Looking ahead, in addition to the Alaska Flight Service Initiative, the FAA is looking at introducing Voice Over Internet Protocol radios to enhance the effectiveness of Flight Service. Flight Service is also developing the Future Flight Service Program to adapt to changes in pilot behavior, developing Flight Service to meet the needs of future aviators across the country.
In CONUS, our provider, Leidos, is working to modernize and save costs in the delivery of flight services, while providing increased efficiency and security with a transition to the first Voice over Internet Protocol (VoIP) in the National Air Space system.
Great graphic on the history of FSS throughout its century (CLICK on this LINK ).
“Flight service specialists provide safety-critical services to aviators every single day, so it is vital that this service continue,” said AOPA President Mark Baker. “We congratulate Leidos on winning and congratulate the FAA on awarding this essential contract that ensures flight service will continue to be accessible to pilots regardless of how they access it.”
Terms of the new contract, which includes a goal of reducing the cost of services by 65 percent over its lifetime, emerged from close cooperation among the agency, AOPA, and other industry stakeholders to understand the present and future needs of general aviation pilots, said Rune Duke, AOPA senior director of airspace, air traffic, and security.
“With the award of this contract, we expect the FAA and Leidos to work closely with AOPA to achieve the goals of the Future Flight Service Program,” he said. “Although one of the requirements of the contract is for the vendor to collaborate with industry, we have had a long-standing relationship with Leidos Flight Service and look forward to continuing that close collaboration to meet general aviation’s needs.”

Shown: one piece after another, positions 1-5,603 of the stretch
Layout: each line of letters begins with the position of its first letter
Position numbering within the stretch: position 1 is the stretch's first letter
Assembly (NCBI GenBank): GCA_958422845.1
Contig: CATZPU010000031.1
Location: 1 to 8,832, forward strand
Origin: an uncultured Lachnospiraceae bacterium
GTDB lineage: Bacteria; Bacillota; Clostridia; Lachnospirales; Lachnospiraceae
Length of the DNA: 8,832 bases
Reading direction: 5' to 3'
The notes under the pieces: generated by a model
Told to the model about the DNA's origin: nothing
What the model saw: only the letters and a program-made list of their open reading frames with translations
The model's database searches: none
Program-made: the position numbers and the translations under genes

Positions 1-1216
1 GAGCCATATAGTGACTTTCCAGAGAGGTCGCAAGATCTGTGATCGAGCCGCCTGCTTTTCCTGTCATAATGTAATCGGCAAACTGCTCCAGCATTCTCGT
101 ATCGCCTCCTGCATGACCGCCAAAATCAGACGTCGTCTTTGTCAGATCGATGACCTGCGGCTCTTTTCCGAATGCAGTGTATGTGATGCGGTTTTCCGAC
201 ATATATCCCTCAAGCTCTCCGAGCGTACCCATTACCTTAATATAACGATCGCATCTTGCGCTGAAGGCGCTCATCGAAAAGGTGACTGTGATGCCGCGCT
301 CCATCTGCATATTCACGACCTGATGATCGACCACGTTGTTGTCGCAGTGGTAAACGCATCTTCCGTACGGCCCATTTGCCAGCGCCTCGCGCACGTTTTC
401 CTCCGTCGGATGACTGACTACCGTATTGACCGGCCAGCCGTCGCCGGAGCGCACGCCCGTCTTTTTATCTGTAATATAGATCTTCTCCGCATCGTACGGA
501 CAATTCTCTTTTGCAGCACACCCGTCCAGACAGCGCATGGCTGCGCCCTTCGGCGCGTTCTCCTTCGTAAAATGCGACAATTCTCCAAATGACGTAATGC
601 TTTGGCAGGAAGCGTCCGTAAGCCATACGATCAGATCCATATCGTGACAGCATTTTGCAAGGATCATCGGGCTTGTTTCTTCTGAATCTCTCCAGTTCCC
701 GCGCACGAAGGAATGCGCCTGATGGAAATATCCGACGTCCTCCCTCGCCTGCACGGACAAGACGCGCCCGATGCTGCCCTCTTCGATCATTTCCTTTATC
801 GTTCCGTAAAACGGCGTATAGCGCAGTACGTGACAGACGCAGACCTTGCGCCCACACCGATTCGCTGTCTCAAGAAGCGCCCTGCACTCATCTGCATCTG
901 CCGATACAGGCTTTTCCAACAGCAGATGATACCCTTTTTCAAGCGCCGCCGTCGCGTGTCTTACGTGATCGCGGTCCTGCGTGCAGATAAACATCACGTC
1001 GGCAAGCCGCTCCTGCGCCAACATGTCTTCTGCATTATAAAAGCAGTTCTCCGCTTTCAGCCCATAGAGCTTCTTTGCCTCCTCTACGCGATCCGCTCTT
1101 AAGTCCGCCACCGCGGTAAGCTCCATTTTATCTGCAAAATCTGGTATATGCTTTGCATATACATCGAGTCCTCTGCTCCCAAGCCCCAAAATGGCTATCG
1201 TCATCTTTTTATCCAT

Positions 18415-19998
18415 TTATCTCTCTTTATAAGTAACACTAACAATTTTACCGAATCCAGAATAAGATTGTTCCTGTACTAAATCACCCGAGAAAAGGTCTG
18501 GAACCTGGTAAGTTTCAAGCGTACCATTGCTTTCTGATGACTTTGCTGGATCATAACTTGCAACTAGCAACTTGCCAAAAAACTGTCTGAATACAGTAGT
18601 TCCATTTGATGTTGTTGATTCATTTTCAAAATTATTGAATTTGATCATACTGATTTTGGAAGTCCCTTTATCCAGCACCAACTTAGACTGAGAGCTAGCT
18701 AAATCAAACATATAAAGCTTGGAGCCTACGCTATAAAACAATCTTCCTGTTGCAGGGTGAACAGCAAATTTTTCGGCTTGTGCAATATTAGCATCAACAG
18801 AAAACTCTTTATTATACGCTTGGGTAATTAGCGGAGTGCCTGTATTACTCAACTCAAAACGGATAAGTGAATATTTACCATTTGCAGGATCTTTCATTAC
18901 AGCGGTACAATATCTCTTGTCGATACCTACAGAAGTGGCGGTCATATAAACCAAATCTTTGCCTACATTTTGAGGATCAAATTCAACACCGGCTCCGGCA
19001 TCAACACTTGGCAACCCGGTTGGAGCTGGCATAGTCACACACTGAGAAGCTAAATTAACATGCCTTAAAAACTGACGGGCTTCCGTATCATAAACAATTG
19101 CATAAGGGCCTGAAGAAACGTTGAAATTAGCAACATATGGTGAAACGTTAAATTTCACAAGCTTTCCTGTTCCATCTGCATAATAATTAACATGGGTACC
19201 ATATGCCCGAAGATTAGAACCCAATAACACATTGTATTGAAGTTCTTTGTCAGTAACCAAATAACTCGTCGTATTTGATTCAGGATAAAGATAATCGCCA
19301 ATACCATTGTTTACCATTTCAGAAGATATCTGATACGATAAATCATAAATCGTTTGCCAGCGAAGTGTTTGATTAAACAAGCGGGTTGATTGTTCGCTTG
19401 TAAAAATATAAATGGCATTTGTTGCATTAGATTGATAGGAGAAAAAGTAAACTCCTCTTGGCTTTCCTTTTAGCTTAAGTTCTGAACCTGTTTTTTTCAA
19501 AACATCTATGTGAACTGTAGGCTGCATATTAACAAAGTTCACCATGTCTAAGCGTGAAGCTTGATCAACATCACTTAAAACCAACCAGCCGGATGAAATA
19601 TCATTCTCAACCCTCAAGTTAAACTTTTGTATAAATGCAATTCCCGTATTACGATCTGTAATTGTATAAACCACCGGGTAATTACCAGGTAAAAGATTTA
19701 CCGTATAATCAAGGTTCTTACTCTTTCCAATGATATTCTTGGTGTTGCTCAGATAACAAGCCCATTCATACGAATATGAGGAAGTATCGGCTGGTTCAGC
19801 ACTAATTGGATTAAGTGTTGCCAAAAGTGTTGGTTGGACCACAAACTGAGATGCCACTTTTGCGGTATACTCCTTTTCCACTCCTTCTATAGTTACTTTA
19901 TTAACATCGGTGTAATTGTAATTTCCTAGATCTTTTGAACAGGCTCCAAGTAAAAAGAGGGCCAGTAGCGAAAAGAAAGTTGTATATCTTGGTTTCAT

With a new contract taking effect, the Future Flight Service Program moves on from a period in which service provider Leidos, and before that a former Lockheed Martin business unit, had been operating since 2015 under one-year extensions. The contract does not include Alaska, where the FAA continues to operate flight service.
In the interim, the FAA teamed with AOPA to conduct numerous user surveys and meetings to set priorities for contract services. In 2016, AOPA reported that a user group that studied the question provided a report to the FAA that emphasized the importance of “the continued ability for pilots to talk to a flight briefer, a robust preflight website, and access to key services for third-party vendors.” AOPA had also urged that the contract be awarded through competitive bidding and that services be accessible to pilots via telephone, radio, and web, he said.
AOPA believes the contract lays a solid groundwork for flight service’s future evolution, meeting the challenges presented at a time when a majority of users have shifted to online briefings and when telephone briefings—still a needed component—constitute only 14 percent of total services but account for 94 percent of costs.
Duke also noted that under the new agreement, the service provider will be required to “continue to facilitate and gain stakeholder acceptance of changes in flight service delivery” as the contract period proceeds.
Accomplishing that goal will require Leidos to encourage pilots to “migrate” away from voice services and keep pilots informed about how service changes and enhancements will be introduced over time, according to a summary of contract provisions.
 As the cover graphic indicates, the FSS count rose and recently decreased.